As still photography cameras and motion cameras continue to merge with technology, so have, to an extent, the expectations of our profession. No better way to prepare yourself for the future than to learn from the masters.
In this video from StudioBinder, we get a step-by-step look at how one of the masters of filmmaking, Quentin Tarantino, approaches his directorial choices to create one of the more memorable directing careers in Hollywood history. Love him or hate him, the man has made an impact on the art form.
So, before (or just after) seeing his latest effort, “Once Upon A Time In Hollywood,” have a look at this dissection to learn more about the thought process behind the memorable scenes in films like “Pulp Fiction,” “Kill Bill,” and “Jackie Brown.”
While no artist can truly be captured in a straightforward, A plus B equals C manner, the video points out that Tarantino’s approach centers around seven key areas; story, production design, color, cinematography, editing, sound design, and music. And while Tarantino is a master of moving pictures, many of the lessons taught here are equally appropriate for approaching both motion and still projects.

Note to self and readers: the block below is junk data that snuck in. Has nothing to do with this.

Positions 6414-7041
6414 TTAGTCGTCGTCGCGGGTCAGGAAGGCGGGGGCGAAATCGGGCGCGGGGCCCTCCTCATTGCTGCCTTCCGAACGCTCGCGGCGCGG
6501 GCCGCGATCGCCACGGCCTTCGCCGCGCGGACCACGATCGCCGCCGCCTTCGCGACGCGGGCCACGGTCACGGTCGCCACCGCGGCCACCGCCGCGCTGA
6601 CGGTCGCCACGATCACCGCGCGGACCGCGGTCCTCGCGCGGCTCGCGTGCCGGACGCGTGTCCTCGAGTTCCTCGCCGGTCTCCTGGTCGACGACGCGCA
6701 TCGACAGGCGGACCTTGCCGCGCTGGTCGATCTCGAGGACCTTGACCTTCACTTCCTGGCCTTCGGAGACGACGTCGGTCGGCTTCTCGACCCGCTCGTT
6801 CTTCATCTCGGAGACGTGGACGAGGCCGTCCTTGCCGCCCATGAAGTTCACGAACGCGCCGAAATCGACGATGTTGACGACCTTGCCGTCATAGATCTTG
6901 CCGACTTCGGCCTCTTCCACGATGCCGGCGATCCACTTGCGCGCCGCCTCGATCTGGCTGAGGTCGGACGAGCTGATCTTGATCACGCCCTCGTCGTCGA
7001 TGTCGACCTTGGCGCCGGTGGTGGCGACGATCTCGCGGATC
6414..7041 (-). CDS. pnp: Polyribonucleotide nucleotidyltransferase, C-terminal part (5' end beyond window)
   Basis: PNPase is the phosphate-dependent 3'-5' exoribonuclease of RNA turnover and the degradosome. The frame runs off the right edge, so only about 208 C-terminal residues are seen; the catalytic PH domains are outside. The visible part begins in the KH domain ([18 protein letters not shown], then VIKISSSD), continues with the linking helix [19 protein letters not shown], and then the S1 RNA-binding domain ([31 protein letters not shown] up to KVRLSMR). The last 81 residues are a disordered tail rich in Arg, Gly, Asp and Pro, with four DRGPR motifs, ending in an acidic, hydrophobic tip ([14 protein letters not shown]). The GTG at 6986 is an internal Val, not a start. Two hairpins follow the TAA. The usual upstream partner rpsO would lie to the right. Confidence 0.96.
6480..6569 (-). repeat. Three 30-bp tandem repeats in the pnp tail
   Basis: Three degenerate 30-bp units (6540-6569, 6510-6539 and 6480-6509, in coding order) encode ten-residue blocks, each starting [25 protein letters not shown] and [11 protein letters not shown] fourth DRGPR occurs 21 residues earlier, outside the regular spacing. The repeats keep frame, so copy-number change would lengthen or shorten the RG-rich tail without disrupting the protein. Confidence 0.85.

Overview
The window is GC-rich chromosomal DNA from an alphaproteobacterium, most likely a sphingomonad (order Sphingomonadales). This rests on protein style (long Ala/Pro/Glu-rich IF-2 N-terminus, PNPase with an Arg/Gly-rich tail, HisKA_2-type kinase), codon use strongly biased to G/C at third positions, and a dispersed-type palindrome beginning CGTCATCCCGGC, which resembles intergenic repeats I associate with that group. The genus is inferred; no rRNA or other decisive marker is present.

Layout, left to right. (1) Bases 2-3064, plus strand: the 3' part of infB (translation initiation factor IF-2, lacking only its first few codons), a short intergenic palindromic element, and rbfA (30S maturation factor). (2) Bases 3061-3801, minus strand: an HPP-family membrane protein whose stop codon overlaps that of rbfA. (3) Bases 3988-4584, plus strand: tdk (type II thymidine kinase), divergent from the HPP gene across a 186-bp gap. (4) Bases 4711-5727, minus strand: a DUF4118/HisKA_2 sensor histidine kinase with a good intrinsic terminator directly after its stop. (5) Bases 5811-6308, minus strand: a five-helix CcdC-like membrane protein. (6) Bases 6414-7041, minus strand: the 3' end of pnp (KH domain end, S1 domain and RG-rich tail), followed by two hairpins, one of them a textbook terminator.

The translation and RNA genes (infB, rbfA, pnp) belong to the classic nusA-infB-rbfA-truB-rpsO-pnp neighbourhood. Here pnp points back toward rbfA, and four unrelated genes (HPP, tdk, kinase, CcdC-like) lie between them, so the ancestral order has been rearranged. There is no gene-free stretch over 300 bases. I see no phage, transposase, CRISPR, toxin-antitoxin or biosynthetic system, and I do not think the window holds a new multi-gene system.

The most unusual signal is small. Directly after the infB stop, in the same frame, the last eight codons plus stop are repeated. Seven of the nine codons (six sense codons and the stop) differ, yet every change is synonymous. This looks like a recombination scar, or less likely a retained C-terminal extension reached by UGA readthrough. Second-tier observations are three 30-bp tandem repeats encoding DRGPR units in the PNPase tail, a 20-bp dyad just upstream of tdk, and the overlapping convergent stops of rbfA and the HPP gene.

For instance, building audience expectations, leading to complacency, then doing an abrupt about-face within a scene can lend your storytelling an air of unpredictability. Bold production design and art direction choices can add visual contrast but also tell us about the characters that inhabit the scenes. Color choice can determine emotional resonance. Cinematography can put you not only in the physical world but the emotional headspace of the characters. Editing can enhance suspense or pulsate with action while sound design can heighten our reactions. And music can tie it all together giving a driving rhythm to a scene or playing against our expectations.
Give the video a watch when you have a moment. Whether you lean in Tarantino’s direction or go the other way, the framework will help you know what you should consider next time you switch your camera from still to motion.